The US says Iran is “deeply involved” in Houthi attacks in the Red Sea

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The US said Iran was “deeply involved” in planning Houthi attacks on commercial vessels sailing through the Red Sea and warned Tehran of a possible response amid an increased threat to shipping through a sea route critical to global trade.

Citing declassified intelligence, the White House said Iran-backed Houthis in Yemen are relying on “Iranian-provided surveillance systems” to launch attacks on commercial shipping.

“We know that Iran has been deeply involved in the planning of operations against commercial vessels in the Red Sea,” US National Security Council spokeswoman Adrienne Watson said on Friday.

“Tactical intelligence provided by Iran has been critical in enabling the Houthis to target naval vessels since the group launched attacks in November.”

The Biden administration also said it was considering further action in response to the Houthi attacks, which have raised concerns that the war between Israel and Hamas could spread to other Middle Eastern countries and draw in the US.

US officials said they had not ruled out strikes on Houthi targets in response to the attacks, which began in November, although White House National Security Council spokesman John Kirby warned this week that the US would not “telegraph any strikes”.

The U.S. has sent two carrier strike groups to the region since Oct. 7 and has deployed hundreds of additional troops to the Middle East since the war began.

“We are engaging in intensive consultations with partners and allies on response options because this is an important issue for the international community,” Watson said on Friday.

Houthi officials said earlier this week that they would continue to target ships sailing near Yemen as long as Israel continued its war with Hamas.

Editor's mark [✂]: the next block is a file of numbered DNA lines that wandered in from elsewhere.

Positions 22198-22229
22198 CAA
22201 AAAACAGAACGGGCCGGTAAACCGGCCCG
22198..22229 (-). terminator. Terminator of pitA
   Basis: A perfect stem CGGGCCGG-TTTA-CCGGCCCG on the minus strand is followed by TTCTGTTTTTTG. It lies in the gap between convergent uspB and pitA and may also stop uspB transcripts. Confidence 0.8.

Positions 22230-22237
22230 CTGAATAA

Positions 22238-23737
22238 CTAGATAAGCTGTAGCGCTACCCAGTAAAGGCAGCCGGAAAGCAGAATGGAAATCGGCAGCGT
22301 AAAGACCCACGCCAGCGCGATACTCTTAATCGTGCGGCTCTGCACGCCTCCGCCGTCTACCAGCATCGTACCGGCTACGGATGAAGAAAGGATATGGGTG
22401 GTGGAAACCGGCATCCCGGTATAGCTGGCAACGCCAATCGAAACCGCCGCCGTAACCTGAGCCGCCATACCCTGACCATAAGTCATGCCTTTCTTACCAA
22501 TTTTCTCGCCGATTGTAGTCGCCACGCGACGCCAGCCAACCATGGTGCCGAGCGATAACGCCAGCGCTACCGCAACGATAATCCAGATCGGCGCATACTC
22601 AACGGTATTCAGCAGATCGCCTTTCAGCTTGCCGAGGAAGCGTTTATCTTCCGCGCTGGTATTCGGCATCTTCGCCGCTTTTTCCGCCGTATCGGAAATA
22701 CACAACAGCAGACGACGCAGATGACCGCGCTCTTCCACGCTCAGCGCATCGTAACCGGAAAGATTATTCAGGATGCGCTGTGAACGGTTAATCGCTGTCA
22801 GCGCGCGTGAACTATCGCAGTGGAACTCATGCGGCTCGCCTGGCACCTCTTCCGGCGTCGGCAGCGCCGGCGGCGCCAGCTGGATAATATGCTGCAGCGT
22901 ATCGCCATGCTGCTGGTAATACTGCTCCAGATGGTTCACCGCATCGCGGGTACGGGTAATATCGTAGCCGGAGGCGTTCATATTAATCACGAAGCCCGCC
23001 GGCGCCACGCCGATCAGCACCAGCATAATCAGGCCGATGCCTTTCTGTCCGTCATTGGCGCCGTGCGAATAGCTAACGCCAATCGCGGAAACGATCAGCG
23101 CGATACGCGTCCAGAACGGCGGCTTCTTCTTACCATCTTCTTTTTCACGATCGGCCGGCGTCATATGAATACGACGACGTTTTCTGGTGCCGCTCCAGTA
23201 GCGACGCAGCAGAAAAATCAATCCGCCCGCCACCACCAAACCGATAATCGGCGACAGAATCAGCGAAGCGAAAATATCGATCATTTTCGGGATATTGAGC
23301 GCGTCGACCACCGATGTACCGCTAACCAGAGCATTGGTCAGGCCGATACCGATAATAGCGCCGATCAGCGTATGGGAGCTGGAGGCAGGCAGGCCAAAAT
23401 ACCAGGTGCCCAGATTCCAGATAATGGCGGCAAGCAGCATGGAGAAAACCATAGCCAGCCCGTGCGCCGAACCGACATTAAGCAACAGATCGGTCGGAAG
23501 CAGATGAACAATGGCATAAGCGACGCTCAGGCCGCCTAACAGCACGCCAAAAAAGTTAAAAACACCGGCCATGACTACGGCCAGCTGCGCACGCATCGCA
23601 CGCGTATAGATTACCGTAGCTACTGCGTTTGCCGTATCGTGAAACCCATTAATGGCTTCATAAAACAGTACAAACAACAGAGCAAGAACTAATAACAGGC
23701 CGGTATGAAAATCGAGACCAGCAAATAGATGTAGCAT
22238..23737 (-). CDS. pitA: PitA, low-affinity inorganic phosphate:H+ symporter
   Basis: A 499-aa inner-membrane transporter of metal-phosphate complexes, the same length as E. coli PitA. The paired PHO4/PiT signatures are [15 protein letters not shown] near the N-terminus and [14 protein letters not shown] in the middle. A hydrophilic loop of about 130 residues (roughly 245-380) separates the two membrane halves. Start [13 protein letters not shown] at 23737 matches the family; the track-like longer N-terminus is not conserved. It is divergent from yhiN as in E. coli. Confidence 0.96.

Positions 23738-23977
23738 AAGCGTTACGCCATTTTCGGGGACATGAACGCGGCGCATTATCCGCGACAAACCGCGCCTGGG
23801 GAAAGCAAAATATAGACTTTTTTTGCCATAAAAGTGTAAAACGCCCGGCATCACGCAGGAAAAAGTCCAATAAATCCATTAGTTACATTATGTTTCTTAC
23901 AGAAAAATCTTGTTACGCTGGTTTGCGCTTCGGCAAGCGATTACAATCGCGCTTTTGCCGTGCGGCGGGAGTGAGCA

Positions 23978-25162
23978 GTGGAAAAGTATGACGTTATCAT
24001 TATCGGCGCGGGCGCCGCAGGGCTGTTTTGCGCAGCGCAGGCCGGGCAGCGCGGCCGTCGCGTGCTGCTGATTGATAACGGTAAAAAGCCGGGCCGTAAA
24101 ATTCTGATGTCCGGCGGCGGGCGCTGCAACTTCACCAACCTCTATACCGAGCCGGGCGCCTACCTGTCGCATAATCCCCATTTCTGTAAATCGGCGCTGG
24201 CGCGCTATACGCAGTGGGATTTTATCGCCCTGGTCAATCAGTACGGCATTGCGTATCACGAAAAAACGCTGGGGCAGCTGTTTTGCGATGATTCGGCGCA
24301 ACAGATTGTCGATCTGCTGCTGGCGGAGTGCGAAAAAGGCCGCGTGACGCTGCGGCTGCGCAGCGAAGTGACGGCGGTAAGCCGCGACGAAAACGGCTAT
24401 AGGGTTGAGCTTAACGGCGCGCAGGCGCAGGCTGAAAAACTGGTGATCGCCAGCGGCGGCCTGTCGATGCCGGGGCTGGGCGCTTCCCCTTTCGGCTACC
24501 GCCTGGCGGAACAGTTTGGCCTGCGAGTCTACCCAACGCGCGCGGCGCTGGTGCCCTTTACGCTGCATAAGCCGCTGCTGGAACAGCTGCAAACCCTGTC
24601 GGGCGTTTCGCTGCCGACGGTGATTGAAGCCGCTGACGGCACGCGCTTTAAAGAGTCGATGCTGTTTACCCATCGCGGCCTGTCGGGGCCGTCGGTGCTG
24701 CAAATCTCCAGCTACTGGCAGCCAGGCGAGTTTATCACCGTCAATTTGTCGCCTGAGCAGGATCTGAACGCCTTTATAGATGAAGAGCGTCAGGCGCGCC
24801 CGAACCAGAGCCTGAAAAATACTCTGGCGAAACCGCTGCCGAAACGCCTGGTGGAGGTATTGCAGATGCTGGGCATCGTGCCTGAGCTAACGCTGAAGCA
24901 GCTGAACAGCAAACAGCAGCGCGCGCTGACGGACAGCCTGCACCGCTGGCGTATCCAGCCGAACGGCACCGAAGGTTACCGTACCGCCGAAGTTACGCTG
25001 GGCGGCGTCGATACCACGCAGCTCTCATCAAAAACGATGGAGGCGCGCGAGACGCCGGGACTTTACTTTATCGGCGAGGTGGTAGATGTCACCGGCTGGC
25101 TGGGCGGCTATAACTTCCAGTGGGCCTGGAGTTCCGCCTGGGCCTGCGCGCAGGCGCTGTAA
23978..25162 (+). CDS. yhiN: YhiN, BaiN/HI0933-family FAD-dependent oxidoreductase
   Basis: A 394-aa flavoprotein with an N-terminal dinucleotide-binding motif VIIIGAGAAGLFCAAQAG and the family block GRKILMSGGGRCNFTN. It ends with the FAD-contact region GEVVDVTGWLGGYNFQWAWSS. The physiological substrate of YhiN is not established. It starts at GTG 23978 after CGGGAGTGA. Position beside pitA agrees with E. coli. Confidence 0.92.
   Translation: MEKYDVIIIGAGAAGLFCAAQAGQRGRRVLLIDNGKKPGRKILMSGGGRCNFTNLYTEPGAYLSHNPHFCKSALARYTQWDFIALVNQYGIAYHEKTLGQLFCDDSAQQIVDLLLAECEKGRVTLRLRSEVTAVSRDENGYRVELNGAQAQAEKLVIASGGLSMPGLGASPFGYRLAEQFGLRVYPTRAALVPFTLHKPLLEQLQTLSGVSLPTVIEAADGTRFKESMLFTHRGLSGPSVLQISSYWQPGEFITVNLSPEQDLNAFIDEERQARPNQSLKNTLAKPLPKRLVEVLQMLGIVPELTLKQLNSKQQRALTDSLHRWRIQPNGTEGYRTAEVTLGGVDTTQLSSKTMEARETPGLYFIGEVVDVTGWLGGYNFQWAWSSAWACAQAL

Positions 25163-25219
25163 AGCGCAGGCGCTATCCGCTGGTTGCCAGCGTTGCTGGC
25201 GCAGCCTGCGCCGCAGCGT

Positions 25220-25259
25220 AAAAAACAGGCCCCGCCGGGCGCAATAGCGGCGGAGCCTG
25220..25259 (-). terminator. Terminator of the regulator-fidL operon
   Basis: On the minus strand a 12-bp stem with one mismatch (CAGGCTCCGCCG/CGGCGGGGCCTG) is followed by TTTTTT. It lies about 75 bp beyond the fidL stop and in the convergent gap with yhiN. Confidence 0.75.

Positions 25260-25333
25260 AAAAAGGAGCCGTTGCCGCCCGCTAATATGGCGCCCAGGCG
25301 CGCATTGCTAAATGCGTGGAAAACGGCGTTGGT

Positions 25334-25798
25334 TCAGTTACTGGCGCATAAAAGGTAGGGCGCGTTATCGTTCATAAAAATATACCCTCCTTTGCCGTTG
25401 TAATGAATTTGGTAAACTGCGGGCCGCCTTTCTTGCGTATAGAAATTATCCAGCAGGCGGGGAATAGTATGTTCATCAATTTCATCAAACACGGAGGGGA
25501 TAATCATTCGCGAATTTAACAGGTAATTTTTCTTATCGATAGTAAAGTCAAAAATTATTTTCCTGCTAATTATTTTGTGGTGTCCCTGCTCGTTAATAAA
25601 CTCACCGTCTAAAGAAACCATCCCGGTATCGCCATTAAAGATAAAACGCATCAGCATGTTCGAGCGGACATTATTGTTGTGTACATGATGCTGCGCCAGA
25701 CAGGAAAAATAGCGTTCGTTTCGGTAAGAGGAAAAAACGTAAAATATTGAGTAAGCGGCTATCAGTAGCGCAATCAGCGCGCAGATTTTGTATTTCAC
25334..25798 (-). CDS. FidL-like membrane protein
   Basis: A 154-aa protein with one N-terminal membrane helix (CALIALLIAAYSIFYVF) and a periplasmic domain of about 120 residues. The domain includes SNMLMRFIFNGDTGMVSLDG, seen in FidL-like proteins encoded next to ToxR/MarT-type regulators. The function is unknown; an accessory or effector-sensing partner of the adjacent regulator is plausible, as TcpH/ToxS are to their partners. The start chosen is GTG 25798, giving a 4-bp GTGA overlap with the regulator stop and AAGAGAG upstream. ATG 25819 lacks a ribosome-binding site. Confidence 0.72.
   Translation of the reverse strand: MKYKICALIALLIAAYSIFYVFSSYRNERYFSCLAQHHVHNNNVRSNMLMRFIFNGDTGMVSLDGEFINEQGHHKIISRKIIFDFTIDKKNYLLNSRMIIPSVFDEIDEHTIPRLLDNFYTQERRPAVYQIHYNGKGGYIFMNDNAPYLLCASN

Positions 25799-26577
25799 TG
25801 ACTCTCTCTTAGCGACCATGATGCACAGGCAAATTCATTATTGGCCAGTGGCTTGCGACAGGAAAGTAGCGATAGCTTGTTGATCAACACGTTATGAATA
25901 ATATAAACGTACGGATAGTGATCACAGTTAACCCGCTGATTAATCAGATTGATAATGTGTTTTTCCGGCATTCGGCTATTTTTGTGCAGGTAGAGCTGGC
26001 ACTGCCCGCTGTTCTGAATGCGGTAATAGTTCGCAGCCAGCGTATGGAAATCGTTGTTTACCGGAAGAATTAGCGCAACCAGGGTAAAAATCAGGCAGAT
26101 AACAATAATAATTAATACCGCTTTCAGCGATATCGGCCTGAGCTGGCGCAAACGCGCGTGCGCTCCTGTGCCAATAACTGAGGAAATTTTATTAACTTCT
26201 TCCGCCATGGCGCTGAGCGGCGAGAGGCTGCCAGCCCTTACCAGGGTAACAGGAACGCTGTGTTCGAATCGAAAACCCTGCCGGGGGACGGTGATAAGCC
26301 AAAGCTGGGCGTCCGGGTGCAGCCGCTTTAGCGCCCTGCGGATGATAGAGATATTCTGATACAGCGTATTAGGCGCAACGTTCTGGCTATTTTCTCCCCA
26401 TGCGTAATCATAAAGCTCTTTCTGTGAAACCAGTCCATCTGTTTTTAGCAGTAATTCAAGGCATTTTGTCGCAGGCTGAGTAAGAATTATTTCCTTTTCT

The Houthis have targeted at least 15 vessels since November 18 in what they say is retaliation for Israel's campaign in Gaza – although some of the vessels have had little or no recent connection to Israel.

Vast numbers of vessels began diverting from the Red Sea since the attacks began, choosing to make the 3,200-mile round trip to Africa rather than face the threat of an attack.

Earlier this week, the Pentagon announced a multinational task force called Operation Prosperity Guardian, which will see naval vessels and other assets provide a shield against Houthi drone and missile attacks.

The US has said that Iran has provided the Houthis with financial support for their operations and that the militants have used Iranian-style tactics in some of their operations, such as when they seized the Galaxy Leader vehicle carrier last month.

“The Houthis are mimicking Iran's long-standing strategy of seizing civilian vessels at maritime choke points, as well as the specific tactics Iran used to include ferrying hijackers onto the vessel from helicopters with small boats providing security during the seizure of the Galaxy Leader in November,” Watson said .

The Houthis also reportedly used Iranian KAS-04 drones, including some that were shot down by the US destroyer USS Carney earlier this week, Watson said. The United States conducted a visual analysis showing “nearly identical features” shared by Iranian drones and those used by the Houthis in recent attacks, she said.

The U.S. said it also has intelligence indicating the Houthis have fired Iranian intermediate-range ballistic missiles from Yemen at Israel, as well as missiles that recently landed near a U.S. destroyer. The Houthis have used additional Iranian missiles to attack commercial shipping, Watson said.

“Iran's support for these Houthi operations remains critical.”

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